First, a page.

Historical Context Edit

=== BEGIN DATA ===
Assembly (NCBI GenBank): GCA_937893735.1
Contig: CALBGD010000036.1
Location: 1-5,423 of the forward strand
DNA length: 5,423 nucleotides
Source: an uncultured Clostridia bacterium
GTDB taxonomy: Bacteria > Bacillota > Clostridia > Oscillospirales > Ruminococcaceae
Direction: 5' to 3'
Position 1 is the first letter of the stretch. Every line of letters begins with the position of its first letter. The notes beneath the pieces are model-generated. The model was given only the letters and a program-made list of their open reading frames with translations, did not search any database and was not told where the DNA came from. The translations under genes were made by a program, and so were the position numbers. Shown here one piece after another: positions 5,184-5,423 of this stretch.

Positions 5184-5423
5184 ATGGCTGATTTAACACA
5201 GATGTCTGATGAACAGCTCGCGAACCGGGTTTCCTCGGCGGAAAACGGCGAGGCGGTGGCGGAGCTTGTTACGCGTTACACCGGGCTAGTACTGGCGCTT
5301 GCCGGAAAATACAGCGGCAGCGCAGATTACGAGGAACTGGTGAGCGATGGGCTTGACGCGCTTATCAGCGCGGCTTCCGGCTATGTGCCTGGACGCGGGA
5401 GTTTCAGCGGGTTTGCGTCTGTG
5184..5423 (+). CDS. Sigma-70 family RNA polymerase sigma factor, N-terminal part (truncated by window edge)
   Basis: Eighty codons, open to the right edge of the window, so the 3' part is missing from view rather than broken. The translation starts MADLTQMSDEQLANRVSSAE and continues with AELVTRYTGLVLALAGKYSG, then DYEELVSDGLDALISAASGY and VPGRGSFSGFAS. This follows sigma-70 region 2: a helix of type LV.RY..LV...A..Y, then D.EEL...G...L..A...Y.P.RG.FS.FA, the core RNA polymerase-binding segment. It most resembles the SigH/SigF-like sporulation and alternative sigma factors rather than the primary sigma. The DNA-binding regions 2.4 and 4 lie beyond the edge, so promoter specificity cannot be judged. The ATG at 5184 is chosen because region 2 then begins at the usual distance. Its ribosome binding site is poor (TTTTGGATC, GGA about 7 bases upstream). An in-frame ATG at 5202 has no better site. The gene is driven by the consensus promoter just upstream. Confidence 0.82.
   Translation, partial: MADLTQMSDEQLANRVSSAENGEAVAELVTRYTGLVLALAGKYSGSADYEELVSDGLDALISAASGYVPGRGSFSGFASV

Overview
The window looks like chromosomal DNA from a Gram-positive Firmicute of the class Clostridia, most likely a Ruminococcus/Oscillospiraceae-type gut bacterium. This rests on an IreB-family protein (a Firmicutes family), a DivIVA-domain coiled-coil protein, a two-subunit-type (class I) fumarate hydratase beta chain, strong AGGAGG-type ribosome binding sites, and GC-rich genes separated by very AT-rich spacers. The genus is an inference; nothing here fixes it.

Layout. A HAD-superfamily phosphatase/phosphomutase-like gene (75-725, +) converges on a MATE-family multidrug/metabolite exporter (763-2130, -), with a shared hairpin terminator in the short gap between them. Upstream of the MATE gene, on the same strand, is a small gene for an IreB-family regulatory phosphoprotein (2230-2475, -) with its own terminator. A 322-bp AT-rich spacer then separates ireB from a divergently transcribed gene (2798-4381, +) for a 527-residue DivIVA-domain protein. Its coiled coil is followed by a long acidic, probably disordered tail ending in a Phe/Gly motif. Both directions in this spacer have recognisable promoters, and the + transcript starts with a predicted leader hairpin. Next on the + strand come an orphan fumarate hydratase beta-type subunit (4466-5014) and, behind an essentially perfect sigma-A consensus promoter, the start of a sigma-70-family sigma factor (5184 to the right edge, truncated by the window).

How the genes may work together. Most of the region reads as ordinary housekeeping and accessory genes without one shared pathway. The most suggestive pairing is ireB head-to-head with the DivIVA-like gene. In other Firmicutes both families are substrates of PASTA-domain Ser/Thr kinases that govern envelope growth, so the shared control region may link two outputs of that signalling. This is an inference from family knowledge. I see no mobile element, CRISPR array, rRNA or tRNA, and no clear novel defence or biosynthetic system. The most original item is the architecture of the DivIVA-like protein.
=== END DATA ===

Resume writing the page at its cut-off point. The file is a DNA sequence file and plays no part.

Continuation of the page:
A temple is that structure reserved for spiritual activities – prayer, communion, sacrifice, and the like – devoted to a deity. Virtually every organized religion has temples of some sort; unlike shrines, these are planned piety, the power of God made manifest. Temples are also business concerns, what with all the tithes and donations, and so serve to feed, clothe, and support the priests, acolytes, vestal virgins, monks, rabbis, etc. The oldest known temples, found in Mesopotamia, date from the 10th Century BC and are simple affairs. But over time temples became ever more elaborate and magnificent, and had a significant impact on civilization – such as the Temple of Karnak in Thebes, the Parthenon in Athens, the Mahabodhi Temple in Bihar, or the Temple of the Church of Jesus Christ of Latter-day Saints in Salt Lake.